By Rabbi Erin Boxt
While studying with a conversion student this week, I was asked, “What makes someone a good Jew?”
The question was asked because recently this student had been told by someone: “I am Jewish, but I am not a good Jew.” So my student asked me how that can be determined.
Think about the question for a second. You can probably answer similar questions pretty easily, such as “What makes someone a good baseball player?” or “What makes someone a good guitar player?”
Defining one’s ability to be a good Jew is totally different. After all, how do we decide? Who has the right (on Earth) to make that decision?
OK, OK, so I hear my more traditionally leaning colleagues and friends saying: “That’s easy. Do they follow the commandments? Do they keep Shabbat?”
Well, I do not believe the answer to be that easy. If we were living in biblical times, it would be easy to define ourselves as good or not good Jews. We would follow the Law as it is laid out in the Bible. No one knew any different. You either did or you didn’t, period. Being Jewish was a matter of biology—if your mother was Jewish, you were Jewish. PERIOD.
If we were living in Talmudic times, defining ourselves as good Jews would imply a much more developed answer, as we would be applying not just the Written Torah to our lives, but also the Oral Torah (the Mishnah, Talmud, etc.).
We would need to observe a larger amount of laws, but, once again, being Jewish was biological—if your mother was Jewish, you were Jewish. Even if you were a bad Jew, you were still a Jew.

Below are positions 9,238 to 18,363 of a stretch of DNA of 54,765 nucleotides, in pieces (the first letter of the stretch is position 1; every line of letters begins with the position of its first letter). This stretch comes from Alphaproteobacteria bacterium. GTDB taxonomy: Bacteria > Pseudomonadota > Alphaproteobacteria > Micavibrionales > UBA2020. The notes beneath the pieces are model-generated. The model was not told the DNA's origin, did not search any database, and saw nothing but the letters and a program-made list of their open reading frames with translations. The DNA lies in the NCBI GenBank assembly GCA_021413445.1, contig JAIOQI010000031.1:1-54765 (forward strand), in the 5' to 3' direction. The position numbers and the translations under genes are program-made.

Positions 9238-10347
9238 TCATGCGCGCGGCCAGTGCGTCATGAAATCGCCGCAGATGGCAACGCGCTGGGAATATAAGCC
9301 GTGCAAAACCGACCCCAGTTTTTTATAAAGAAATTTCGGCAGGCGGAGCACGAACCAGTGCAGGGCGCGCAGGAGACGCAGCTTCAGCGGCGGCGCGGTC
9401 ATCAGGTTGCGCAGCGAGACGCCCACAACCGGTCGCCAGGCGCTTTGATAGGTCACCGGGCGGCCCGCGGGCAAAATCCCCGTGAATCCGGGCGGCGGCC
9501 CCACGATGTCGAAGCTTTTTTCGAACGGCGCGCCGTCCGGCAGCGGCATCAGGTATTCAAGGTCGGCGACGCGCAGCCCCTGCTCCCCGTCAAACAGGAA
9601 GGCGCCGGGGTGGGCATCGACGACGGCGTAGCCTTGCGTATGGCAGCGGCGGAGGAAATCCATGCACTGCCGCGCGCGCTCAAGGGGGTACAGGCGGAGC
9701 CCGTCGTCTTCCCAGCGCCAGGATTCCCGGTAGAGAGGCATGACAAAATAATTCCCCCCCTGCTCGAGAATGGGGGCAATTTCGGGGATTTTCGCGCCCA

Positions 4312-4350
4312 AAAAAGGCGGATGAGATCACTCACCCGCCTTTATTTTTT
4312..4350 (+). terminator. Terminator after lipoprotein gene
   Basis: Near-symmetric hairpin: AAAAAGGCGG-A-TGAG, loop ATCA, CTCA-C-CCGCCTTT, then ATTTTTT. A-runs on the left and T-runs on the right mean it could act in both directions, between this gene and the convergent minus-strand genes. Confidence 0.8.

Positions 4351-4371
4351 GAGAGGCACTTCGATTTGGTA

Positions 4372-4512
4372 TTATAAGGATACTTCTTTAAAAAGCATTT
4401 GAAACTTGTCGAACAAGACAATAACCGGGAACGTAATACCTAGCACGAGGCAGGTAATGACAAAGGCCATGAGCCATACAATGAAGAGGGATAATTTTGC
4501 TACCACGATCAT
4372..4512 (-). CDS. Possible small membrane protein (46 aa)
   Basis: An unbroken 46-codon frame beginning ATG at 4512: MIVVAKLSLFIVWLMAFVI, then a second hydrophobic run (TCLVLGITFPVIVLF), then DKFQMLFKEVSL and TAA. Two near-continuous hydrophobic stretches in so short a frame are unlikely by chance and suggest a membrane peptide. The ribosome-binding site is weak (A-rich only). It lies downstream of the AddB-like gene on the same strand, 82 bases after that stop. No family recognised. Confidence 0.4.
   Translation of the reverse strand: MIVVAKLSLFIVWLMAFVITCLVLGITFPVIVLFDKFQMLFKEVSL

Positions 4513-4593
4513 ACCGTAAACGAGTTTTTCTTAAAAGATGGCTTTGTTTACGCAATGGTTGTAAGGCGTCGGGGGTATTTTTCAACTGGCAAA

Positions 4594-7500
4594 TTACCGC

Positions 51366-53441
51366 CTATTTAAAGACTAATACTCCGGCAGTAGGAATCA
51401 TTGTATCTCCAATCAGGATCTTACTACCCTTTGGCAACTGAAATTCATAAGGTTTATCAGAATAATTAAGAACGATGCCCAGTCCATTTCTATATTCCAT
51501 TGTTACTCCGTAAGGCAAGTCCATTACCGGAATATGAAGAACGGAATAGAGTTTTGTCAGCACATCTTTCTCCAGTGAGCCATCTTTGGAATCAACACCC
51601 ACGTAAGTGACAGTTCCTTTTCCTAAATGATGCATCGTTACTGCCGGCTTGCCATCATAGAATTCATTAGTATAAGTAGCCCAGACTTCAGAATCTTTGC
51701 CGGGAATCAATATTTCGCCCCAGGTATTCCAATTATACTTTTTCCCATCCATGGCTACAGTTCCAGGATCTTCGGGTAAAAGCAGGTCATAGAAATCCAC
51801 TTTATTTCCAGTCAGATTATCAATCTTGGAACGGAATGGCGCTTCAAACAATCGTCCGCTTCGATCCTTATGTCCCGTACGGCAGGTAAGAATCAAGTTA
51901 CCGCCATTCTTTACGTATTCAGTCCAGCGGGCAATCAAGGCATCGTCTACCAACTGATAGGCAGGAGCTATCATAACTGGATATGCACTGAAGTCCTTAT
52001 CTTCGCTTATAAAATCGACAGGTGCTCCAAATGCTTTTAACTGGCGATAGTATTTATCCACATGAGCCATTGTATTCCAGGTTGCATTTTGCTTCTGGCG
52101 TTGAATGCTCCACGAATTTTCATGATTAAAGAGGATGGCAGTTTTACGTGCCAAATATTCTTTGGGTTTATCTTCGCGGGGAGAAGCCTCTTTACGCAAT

Now we fast-forward to modern times. We have many more Jewish books to consider. We have many more laws, commentaries, etc., that can help us determine whether we are good Jews or not.
But wait—really? What about liberal Judaism, which views the Torah as a living document, constantly in an evolving state?
It is not as if we are changing or ignoring the laws. Rather, we are learning the laws, considering them, and then, using our contemporary minds, deciding for ourselves (yes, as individuals) what constitutes being Jewish.
Now, I am not suggesting that our Sacred Texts should be ignored or forgotten. Not at all. After all, these texts have taken us to today and have allowed us to thrive even in the most dreadful of times.
Today, when someone tells me he or she is a bad Jew, I reply, “Who is a good Jew?” God chose the Jews not to be better than other peoples. Rather, we are expected to live our lives by the biblical directive “V’ahavtah L’reiacha Kamocha”: Love your neighbor as yourself.
This may be hard for some of us to swallow. After all, we are the People of the Book. Yes, THE Book, the Torah. And being the People of the Book requires us to live our lives as an example.
So do not worry if someone accuses you of being a bad Jew. You are the one who has to look in the mirror and appreciate who you are. Just be the best Jew you know how to be.